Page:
I want to set up multiple Raspberry Pis to be accessible via VNC. For this I think guacamole is a good option as it doesn't require to install a client which is really what I want. The thing is that the pis are behind regular private routers without the possibility to forward ports.

There's a regular server that's freely reachable from the internet that I could use to tunnel the traffic of the pis. But because of the applications running on the pis it's important that they keep their own IP-adresses and so I can't use VPN to the remote server. My current idea is to do a reverse SSH-tunnel from the pi to the server and then configure guacamole on the server as if the vnc-port was on the server itself. This is described here.

The question I have now is: Will this idea work for my explained plan? If yes: is there any possibility of only one port or something? I'd like students to just change credentials on the raspberry, plug it in and use it out-of-the-box. But if I do this reverse tunneling stuff I have no idea how to configure the port the pi should use for the reverse tunneling.

Edit: Here's a quote from the linked page:

workpc -- linuxhost || ooooooooo || pi -- homepc

the reverse SSH originates on linuxhost over Internet to the Pi:

linuxhost$ ssh -fN -R 7000:localhost:22 piuser@homeip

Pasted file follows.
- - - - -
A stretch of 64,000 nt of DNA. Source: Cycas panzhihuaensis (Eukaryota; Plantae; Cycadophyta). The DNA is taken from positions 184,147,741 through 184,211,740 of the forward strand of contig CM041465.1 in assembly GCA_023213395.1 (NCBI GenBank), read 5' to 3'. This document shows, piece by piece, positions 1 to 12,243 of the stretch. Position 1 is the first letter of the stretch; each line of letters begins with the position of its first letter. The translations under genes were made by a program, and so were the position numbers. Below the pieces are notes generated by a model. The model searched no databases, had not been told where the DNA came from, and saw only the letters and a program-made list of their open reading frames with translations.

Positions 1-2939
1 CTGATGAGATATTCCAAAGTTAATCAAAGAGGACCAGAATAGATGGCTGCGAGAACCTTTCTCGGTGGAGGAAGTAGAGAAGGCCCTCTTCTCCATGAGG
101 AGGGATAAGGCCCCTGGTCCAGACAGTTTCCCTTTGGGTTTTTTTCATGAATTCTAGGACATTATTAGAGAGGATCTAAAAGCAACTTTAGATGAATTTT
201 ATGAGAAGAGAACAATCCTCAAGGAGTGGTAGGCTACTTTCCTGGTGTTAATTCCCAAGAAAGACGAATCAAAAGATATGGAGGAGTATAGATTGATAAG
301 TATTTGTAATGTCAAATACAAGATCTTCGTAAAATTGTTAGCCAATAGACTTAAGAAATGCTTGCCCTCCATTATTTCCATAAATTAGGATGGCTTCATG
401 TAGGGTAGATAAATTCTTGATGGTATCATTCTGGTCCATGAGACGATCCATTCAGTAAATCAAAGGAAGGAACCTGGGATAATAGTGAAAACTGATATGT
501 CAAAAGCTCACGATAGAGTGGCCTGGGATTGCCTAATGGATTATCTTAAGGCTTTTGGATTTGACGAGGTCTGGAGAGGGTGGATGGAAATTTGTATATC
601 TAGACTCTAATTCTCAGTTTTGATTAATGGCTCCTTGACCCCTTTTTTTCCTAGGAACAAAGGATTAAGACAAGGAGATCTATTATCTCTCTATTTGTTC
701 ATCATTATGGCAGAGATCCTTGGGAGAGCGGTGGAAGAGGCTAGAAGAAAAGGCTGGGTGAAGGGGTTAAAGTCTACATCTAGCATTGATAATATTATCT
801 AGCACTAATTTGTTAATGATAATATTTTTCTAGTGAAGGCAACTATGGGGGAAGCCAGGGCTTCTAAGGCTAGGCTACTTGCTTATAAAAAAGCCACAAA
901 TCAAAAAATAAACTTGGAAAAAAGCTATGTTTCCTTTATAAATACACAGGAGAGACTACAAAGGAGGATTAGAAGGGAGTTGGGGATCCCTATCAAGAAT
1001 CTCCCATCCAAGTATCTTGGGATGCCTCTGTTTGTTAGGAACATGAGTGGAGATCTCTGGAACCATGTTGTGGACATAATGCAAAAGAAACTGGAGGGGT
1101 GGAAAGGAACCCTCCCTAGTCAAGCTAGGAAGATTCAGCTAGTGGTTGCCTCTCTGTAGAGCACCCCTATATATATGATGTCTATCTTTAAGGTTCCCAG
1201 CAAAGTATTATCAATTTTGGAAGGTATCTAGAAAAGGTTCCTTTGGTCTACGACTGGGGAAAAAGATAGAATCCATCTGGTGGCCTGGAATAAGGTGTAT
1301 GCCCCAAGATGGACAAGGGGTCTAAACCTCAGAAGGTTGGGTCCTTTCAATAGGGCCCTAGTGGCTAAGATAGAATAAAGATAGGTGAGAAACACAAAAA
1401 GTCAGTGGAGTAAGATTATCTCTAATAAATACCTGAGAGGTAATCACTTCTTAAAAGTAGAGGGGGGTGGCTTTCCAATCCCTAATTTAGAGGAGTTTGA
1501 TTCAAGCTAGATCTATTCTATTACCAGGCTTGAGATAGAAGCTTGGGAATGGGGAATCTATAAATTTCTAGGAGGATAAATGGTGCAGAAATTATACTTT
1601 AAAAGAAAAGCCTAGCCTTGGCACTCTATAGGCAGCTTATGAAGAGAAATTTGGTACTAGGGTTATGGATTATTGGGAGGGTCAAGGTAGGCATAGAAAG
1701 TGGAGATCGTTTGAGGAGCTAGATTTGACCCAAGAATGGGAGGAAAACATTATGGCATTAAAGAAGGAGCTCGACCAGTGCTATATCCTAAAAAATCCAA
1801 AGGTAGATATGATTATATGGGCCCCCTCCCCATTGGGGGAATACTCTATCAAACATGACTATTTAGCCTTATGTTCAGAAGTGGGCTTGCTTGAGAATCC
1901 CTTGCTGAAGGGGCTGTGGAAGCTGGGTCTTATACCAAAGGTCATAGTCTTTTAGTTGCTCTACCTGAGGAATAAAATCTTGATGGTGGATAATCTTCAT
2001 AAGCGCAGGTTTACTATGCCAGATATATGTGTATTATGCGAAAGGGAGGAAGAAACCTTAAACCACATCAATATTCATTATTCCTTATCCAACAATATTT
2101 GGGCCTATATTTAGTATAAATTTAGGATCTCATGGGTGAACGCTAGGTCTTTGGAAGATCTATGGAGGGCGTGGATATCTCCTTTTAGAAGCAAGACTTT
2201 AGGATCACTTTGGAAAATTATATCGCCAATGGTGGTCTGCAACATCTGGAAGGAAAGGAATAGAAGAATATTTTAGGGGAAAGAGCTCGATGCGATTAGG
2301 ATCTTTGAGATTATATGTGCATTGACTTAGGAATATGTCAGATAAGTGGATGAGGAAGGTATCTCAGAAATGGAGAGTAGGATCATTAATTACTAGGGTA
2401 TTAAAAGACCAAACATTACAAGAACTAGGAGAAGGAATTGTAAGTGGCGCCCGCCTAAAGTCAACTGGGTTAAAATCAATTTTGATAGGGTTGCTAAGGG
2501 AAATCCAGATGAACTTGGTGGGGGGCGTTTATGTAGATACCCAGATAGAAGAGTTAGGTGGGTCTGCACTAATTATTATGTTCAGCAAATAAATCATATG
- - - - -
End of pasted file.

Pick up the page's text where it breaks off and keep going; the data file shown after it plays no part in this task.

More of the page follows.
Then from my homepc, open a SSH connection to the Pi forwarding a VNC port:

homepc$ ssh -L 5901:localhost:5901 piuser@piip

Finally, the Pi opens a SSH connection to the Linux host, forwarding the VNC >port to my workpc, all through the reverse SSH tunnel:

pi$ ssh -L 5901:workpc:5900 workuser@localhost -p 7000

Then from the homepc, simply opening a VNC viewer gets the work desktop:

homepc$ vncviewer localhost:1 I'd skip the homepc connection and replace it by the guacamole-pc. Rest would be pretty similar, but that linuxhost and raspberry pi should be switched, right?

  • Yes this will work. Though it's not clear to me what your end goal is. You have a pi that is NAT'd and you want to be able to connect to it on a specific port. You should tunnel out using -R and then point VNC at the public machine. If you have VNC running on the public machine you could change the remote port to forward. – user1794469 Jan 18 at 14:09

Your Answer

By clicking “Post Your Answer”, you agree to our terms of service, privacy policy and cookie policy

Browse other questions tagged or ask your own question.